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Television

Policymakers have repeatedly raised concerns about the TV’s ‘social mobility problem’, citing the precarious nature of freelance work, the preponderance of internships and unpaid work, and the use of informal recruitment practices, as all contributing to the rise of a disproportionately privileged workforce. Moreover, the new minister for Digital and Culture and Creative Industries, Matt Hancock, has made it clear that he will be pushing hard to increase social mobility in the sector. 
 
Yet the reality is that we actually know very little about social mobility in UK television. There is little reliable data on the subject, no agreed approach to measuring or monitoring social mobility among employers, and existing interventions are generally small-scale.  
 
This case study therefore aims to provide a really robust analysis of how class background structures a person’s ability to get in, and get on, in UK television. The case study is situated at one of Britain’s national television broadcasters.   
 
The fieldwork took place in two stages. First, a short anonymous questionnaire was sent to all staff at the broadcaster in October 2016. This achieved an encouraging response rate of 76%. In order to benchmark this data against the wider TV sector, an identical follow-up questionnaire was then circulated to those working at independent television production companies (Indies). This was achieved via circulation to 1800 members of the Producers Alliance of Cinema and Television (PACT), the trade association representing the commercial interests of UK independent television companies. This achieved a response rate of 75% (1373 responses). The second part of the project involved 50 in-depth interviews with staff at the broadcaster in different departments, with different levels of seniority, and from different class backgrounds.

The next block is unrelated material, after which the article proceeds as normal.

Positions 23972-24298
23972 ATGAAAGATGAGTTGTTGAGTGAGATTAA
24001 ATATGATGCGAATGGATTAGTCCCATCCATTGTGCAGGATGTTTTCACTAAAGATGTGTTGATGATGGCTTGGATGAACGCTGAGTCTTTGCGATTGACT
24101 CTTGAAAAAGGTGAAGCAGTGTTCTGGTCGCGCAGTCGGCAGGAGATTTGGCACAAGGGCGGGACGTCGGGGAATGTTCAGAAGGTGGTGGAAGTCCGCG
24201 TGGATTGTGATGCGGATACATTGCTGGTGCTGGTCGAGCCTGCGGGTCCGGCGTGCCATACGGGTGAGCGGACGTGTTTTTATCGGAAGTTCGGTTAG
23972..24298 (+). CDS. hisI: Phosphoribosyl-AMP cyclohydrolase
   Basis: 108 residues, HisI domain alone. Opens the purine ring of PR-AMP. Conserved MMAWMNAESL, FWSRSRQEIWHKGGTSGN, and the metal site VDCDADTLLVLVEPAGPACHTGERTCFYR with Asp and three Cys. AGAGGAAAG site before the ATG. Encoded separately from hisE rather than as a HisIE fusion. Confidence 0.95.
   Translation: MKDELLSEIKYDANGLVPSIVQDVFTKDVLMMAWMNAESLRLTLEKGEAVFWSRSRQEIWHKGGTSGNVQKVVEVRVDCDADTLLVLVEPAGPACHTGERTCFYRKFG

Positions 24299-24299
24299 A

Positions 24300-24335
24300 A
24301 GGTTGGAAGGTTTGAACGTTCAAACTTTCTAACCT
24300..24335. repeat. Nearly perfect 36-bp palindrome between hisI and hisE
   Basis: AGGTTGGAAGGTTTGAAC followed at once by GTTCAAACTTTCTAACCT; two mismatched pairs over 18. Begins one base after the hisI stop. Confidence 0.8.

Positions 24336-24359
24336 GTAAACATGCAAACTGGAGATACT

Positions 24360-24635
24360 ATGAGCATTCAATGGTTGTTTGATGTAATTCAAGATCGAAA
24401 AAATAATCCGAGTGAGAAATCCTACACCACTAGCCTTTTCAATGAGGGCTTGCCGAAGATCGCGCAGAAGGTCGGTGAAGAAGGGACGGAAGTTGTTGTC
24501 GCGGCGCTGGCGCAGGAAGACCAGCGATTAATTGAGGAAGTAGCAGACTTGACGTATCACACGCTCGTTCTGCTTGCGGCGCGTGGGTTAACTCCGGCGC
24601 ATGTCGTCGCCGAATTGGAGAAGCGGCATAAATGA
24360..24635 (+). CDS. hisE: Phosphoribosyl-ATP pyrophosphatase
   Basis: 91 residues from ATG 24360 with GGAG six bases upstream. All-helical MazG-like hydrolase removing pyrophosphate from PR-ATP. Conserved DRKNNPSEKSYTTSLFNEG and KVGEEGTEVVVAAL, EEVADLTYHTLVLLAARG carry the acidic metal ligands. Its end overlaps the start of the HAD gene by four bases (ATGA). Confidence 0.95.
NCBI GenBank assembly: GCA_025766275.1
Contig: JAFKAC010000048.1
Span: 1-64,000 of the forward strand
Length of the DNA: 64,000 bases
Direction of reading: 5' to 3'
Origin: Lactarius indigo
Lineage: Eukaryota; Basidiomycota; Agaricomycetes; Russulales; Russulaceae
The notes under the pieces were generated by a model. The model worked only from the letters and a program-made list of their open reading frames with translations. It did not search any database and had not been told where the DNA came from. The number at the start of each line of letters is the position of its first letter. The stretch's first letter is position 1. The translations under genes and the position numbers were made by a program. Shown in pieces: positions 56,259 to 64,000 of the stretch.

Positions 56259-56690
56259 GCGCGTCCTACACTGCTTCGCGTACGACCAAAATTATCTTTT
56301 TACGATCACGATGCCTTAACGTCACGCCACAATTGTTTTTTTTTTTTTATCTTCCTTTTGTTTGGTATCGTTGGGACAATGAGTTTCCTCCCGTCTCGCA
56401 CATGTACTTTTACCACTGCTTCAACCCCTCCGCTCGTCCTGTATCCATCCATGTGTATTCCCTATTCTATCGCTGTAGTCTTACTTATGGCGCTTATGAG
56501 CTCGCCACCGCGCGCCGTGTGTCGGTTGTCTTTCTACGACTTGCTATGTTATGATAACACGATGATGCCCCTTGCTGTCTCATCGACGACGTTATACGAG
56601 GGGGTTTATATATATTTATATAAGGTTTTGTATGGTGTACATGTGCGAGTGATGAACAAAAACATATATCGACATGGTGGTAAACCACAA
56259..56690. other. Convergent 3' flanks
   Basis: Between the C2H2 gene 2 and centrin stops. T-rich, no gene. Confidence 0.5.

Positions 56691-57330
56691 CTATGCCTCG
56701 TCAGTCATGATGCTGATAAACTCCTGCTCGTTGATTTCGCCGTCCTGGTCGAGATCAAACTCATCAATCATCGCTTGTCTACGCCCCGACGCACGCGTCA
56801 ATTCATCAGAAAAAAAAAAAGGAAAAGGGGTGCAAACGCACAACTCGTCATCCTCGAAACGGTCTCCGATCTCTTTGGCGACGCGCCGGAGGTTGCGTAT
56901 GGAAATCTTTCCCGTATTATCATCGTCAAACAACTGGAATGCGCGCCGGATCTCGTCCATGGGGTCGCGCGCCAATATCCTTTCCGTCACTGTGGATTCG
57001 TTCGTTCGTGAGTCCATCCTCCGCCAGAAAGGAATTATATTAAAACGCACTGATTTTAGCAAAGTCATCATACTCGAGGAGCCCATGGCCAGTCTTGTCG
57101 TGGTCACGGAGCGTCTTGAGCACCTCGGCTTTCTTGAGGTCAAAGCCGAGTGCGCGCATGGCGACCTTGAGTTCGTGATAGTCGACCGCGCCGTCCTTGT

Results from this case study have been fed back to the broadcaster and a strategy is now being formulated to tackle social mobility. This strategy, as well as headline results from the research, will be published publically in September 2017.